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When Leaders Have Trouble with the Curve


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By Scott Rodin

If you watched the baseball playoffs and now the World Series it’s clear that most professional baseball players have a hard time hitting a good curveball. There is a different kind of curve that challenges every leader. It is the direction we are curved toward the people we lead and the organizations we serve.

There is a Latin term for one of the ways we can be curved as leaders. It is incurvatus en se. It means to be “curved in on one’s self.” The mental picture is striking. To be inwardly curved is to live and lead in such a way that everything that happens around us gets pulled in to the focus that we have on ourselves. Leaders who are incurvatus en se take an ownership approach to their work. They own their job, they own their people and they own the goals and strategies of their organization. Curved in leaders tend to tie their identity to their job. Advancement and recognition are what drive them because everything they do must prop up a self-image that is tied to vocational success.

Owner leaders thirst for control, have a need to be right, crave recognition, are intimidated by the success of their peers and are driven to succeed. How else would a leader operate when their worldview always curves them back to them self?

The opposite of incurvatus en se is found, I believe, in Jesus’ provocative call from Matthew 16:25, “whoever wants to save their life will lose it, but whoever loses their life for me will find it.” The leader who is willing to “lose their life for Christ” is one who is curved out toward the world. This is the posture of the steward leader.

Stewards understand that everything in life, indeed everything in all of creation belongs solely to God. Therefore, they take on their role as a leader with a heart of a faithful steward. In this way they have been set free to change the curve of their life. Being curved outward toward others, steward leaders give away control, empower others, deflect praise and are driven by faithfulness. Their identity is anchored in Christ and so they are free in relationship to their job and the people they lead and serve. How else would a leader operate when their worldview is curved out in self-giving and generosity to the world around them?

As a leader, which way are you curved? Overcoming incurvatus en se is hard. It requires repentance, surrender, and the ongoing transformation of our heart from owner to faithful steward. If, as a leader, you are having trouble with your curve, start today through prayer and repentance to let God reshape you into the man or woman – and leader – he created you to be.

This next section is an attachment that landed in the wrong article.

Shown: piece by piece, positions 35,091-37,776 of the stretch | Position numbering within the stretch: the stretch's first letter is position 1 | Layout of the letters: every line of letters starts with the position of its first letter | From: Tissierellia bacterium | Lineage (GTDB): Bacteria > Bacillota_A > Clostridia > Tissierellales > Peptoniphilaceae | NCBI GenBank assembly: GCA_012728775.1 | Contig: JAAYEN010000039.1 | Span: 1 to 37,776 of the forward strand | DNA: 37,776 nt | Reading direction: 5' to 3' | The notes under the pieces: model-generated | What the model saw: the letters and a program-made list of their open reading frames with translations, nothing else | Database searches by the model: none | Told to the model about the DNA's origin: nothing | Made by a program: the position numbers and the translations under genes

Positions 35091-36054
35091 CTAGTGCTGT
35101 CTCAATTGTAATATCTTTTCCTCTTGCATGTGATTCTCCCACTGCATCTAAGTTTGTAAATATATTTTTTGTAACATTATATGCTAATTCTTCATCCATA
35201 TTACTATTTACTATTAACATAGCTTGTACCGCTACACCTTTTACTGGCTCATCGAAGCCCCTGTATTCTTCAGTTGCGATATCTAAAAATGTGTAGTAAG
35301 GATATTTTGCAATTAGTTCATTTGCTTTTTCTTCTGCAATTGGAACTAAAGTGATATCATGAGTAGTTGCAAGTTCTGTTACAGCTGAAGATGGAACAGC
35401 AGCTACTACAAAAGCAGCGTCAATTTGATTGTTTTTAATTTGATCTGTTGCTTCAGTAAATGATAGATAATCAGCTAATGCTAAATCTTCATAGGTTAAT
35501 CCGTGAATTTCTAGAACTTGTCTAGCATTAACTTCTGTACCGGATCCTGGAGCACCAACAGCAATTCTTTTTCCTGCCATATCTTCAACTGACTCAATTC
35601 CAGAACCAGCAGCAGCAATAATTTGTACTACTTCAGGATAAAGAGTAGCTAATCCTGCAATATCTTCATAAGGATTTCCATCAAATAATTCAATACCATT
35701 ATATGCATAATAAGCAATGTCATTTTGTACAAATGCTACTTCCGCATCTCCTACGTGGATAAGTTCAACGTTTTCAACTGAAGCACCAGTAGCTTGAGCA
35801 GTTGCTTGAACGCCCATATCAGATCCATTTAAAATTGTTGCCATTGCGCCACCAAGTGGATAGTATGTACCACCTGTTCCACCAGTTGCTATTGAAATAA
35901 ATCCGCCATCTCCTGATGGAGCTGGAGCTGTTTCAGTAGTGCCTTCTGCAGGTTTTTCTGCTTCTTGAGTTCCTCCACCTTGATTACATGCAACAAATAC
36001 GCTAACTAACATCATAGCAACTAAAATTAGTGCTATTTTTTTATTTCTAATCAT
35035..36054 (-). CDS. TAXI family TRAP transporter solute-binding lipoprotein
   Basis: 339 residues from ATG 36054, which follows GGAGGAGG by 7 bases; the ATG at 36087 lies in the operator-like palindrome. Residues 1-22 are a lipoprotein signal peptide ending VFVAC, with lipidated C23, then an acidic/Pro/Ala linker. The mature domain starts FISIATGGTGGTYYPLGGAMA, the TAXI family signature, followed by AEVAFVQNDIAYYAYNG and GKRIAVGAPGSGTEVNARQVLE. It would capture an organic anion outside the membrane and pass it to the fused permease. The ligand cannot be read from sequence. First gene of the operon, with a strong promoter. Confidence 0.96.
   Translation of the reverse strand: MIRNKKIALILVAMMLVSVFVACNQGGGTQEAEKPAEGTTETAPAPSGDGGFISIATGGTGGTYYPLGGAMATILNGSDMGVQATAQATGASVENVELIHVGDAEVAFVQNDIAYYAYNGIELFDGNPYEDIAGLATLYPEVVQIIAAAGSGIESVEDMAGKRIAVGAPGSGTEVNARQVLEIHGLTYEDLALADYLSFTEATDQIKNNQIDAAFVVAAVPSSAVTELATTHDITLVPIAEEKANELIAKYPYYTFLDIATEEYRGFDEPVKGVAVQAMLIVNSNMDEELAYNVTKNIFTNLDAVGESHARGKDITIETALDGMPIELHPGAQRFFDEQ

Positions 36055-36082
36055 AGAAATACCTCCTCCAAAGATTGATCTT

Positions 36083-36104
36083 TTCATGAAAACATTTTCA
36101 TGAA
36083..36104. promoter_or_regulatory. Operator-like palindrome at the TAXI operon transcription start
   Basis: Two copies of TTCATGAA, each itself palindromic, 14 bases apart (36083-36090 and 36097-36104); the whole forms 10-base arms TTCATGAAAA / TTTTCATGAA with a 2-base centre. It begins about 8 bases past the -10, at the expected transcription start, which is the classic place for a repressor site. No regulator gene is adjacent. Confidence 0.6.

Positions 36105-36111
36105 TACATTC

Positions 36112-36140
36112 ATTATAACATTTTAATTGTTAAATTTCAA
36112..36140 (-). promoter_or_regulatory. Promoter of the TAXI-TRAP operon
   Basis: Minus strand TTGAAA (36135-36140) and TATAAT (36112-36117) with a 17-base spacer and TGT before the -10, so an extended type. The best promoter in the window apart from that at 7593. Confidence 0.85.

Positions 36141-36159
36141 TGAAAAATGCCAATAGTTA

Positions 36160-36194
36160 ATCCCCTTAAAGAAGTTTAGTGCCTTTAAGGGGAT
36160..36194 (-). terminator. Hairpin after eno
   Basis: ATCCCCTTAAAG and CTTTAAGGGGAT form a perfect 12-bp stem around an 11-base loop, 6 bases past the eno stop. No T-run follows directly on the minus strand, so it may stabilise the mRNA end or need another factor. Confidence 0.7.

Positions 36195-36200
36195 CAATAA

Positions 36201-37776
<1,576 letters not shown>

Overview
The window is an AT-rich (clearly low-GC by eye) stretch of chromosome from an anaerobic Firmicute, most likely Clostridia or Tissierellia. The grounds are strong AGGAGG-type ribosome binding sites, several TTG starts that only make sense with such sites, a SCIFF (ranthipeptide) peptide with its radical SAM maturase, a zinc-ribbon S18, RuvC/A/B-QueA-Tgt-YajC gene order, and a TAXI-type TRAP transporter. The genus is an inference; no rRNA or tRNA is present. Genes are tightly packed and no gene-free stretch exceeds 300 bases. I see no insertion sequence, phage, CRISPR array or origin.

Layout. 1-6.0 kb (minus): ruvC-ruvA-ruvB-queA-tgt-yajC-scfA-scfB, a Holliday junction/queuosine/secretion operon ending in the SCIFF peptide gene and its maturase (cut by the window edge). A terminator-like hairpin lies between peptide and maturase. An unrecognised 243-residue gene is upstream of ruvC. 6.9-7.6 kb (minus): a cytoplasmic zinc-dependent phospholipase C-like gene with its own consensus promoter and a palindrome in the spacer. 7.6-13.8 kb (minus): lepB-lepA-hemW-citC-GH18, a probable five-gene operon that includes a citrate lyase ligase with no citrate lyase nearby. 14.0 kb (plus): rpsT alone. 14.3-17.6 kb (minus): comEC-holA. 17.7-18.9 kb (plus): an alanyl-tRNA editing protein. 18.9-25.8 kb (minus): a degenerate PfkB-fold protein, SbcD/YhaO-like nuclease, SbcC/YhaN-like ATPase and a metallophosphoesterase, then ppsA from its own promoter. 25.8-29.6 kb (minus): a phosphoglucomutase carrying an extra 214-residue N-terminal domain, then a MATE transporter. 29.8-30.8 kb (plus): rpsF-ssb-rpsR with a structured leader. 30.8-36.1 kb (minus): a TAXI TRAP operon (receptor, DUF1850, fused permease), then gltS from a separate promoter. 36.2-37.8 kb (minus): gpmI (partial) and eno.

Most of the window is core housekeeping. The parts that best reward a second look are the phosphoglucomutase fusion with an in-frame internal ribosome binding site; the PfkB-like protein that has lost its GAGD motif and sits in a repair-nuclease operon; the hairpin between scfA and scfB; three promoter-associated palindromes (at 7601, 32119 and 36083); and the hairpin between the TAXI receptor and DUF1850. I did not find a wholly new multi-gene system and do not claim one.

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Dr. Scott Rodin has been in not-for-profit leadership and consulting for twenty-five years. He has served as counsel to over 100 organizations across the country and in Canada and Great Britain including colleges, seminaries, schools, churches, para-church ministries and other not-for-profit organizations. Visit his blog at Kingdom Life Publishing.

BlogAds.Dallas2014Have you registered for the 2014 CLA National Conference April 14 – 16, 2014?  Consider registering the Christian Nonprofit Leadership Academy package  and go deeper in the session  with Dr. Rodin,called Leading for Kingdom Outcomes. It will change everything about how you lead. Early savings are good today through October 31.

Comments

One response to “When Leaders Have Trouble with the Curve”

  1. Kimberly McCarthy says:

    Great Wisdom! Lately I have been thinking a lot about the connection between selflessness, which Jesus obviously modeled to us, how it leads us deeper in our walk with Him to a heart positioned in humbled gratefulness and how closely tied having a thankful heart is to the flow of generosity is amazing. We are fearfully and wonderfully made! I can see how generosity in people who are God servants is an outward expression of an inward heart completely surrendered to God and shows the fruit of a faithful, vital-vertical relationship with God.

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